1 in 3 workers likely to fall for phishing, social engineering scams: report

'Human error is still a big contributing factor to data breaches'

1 in 3 workers likely to fall for phishing, social engineering scams: report

Almost one in three employees in Asia are likely to click on a suspicious link or comply with a fraudulent request amid increasing cyber-attacks in the region, according to a new KnowBe4 report.

Asia logged an average of 28.4% in terms of Phish-Prone Percentage (PPP), which indicates how many employees are likely to fall for phishing or social engineering scams.

According to the report, this year's PPP in Asia is a slight decline from last year's 30% and is lower than the global average of 34.3%.

Consistent training and testing also further reduced the average PPP among Asian organisations from 28.4% to 17% in the first 90 days. It further went down to 5.5% after a year of continuous training and testing.

Source: KnowBe4

Increasing cyber-attacks

The findings come in the wake of increasing cyber-attacks in the Asia-Pacific region that target sensitive data in both public and private sectors, according to the report.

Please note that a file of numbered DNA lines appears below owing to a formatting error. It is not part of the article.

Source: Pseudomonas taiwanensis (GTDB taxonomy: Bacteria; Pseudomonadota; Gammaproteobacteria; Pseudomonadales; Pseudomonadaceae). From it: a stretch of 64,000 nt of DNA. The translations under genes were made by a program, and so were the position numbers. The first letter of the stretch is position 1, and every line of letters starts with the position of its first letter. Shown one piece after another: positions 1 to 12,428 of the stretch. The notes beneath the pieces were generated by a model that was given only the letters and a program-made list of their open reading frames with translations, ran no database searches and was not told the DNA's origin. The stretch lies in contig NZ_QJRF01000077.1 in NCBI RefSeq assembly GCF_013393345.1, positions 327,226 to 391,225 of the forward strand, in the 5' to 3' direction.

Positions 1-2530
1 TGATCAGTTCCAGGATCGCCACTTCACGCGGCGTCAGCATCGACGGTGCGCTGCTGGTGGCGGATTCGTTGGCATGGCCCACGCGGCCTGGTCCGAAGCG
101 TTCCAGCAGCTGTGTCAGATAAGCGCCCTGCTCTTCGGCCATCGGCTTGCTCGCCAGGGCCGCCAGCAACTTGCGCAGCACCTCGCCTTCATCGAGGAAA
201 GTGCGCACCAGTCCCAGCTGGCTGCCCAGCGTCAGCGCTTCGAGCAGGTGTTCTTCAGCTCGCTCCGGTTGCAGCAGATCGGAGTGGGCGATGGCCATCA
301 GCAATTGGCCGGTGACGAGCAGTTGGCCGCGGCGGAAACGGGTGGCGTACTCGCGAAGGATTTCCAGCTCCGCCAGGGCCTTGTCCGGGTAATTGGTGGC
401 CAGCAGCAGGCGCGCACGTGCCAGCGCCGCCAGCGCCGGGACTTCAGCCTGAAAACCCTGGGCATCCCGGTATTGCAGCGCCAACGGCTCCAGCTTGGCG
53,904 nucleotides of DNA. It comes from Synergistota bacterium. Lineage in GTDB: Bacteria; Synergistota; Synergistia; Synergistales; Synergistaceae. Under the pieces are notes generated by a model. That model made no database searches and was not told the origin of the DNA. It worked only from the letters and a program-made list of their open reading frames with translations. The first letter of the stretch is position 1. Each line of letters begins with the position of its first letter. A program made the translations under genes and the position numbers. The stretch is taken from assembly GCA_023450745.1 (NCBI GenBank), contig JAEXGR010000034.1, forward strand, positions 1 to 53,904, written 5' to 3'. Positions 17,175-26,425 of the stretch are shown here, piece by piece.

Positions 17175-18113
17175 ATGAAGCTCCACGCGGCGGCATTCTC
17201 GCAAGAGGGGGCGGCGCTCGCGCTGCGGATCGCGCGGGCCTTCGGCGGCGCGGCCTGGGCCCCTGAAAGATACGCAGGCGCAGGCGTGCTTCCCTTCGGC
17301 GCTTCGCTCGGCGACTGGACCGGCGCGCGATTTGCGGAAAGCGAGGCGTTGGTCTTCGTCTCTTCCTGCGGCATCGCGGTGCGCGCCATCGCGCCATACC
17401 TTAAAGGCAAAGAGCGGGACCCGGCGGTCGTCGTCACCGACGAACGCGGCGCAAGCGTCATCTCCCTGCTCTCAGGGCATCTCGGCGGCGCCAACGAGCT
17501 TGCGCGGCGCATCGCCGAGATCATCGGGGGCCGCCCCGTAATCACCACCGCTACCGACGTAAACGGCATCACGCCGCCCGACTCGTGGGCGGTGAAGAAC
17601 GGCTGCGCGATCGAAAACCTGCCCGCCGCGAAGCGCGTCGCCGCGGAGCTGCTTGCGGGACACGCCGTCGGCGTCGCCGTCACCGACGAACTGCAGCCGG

Citing data from IBM, it revealed that the APAC region accounted for 23% of global cybersecurity incidents in 2023.

Financially, the report also estimated that cybercrime in APAC could "skyrocket into the trillions by 2027."

"The impact of these attacks extends far beyond mere financial losses, inflicting significant damage to organisational reputations, operations, and customer trust," the report read. "The ripple effects are felt across entire industries, hampering growth and innovation."

Impact of AI on cybersecurity

Martin Kraemer, security awareness advocate at KnowBe4, said while it's encouraging to see Asia's phishing results improving, AI-driven threats are expected to increase.

According to the report, the rapid advancement of deepfake technologies and large language learning models, with the addition of voice, image, and video generation introduce "additional potential red flags."

One of the most recent cases of such incident was when a clerk in Hong Kong was duped into transferring HK$200 million after participating in a video conference where all other participants turned out to be AI-generated deepfake personas.

"Although technology is important for preventing and recovering from cyberattacks, human error is still a big contributing factor to data breaches," Kraemer said in a statement.

"So, it's imperative that organisations continue to strengthen the human firewall with regular and focused security awareness training."

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